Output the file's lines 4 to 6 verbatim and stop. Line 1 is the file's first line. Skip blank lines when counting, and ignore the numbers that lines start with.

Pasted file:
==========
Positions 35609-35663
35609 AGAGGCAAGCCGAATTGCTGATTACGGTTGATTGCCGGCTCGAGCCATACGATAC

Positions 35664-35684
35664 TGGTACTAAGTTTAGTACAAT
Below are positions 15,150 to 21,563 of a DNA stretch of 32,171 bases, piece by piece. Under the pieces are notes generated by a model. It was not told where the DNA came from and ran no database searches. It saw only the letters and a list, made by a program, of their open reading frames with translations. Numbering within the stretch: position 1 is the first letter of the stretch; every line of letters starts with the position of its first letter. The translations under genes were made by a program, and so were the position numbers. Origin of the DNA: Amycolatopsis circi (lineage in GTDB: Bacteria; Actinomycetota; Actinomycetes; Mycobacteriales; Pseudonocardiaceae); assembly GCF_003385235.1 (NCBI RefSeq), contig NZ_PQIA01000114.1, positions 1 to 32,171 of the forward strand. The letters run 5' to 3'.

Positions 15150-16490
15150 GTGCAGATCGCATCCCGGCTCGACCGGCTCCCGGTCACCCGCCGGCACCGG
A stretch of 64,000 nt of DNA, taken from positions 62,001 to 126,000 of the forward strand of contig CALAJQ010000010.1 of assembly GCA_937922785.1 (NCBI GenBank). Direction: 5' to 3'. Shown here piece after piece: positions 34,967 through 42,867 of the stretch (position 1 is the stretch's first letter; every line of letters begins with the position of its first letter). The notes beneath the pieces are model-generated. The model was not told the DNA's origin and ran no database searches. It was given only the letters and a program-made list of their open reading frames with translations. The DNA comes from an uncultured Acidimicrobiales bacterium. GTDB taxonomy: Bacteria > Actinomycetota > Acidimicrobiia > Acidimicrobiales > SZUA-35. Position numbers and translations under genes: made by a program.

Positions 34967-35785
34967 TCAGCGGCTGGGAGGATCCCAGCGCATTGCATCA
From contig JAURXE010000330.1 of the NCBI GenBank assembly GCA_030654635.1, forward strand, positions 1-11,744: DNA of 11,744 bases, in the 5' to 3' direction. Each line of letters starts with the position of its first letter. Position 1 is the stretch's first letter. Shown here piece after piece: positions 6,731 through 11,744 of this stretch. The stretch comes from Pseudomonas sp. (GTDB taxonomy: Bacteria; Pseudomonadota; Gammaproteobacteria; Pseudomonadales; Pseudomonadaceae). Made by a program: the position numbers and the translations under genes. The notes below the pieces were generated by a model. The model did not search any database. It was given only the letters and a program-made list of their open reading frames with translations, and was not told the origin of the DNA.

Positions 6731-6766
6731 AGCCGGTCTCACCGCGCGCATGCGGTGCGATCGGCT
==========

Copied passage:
35664 TGGTACTAAGTTTAGTACAAT
Below are positions 15,150 to 21,563 of a DNA stretch of 32,171 bases, piece by piece. Under the pieces are notes generated by a model. It was not told where the DNA came from and ran no database searches. It saw only the letters and a list, made by a program, of their open reading frames with translations. Numbering within the stretch: position 1 is the first letter of the stretch; every line of letters starts with the position of its first letter. The translations under genes were made by a program, and so were the position numbers. Origin of the DNA: Amycolatopsis circi (lineage in GTDB: Bacteria; Actinomycetota; Actinomycetes; Mycobacteriales; Pseudonocardiaceae); assembly GCF_003385235.1 (NCBI RefSeq), contig NZ_PQIA01000114.1, positions 1 to 32,171 of the forward strand. The letters run 5' to 3'.

Positions 15150-16490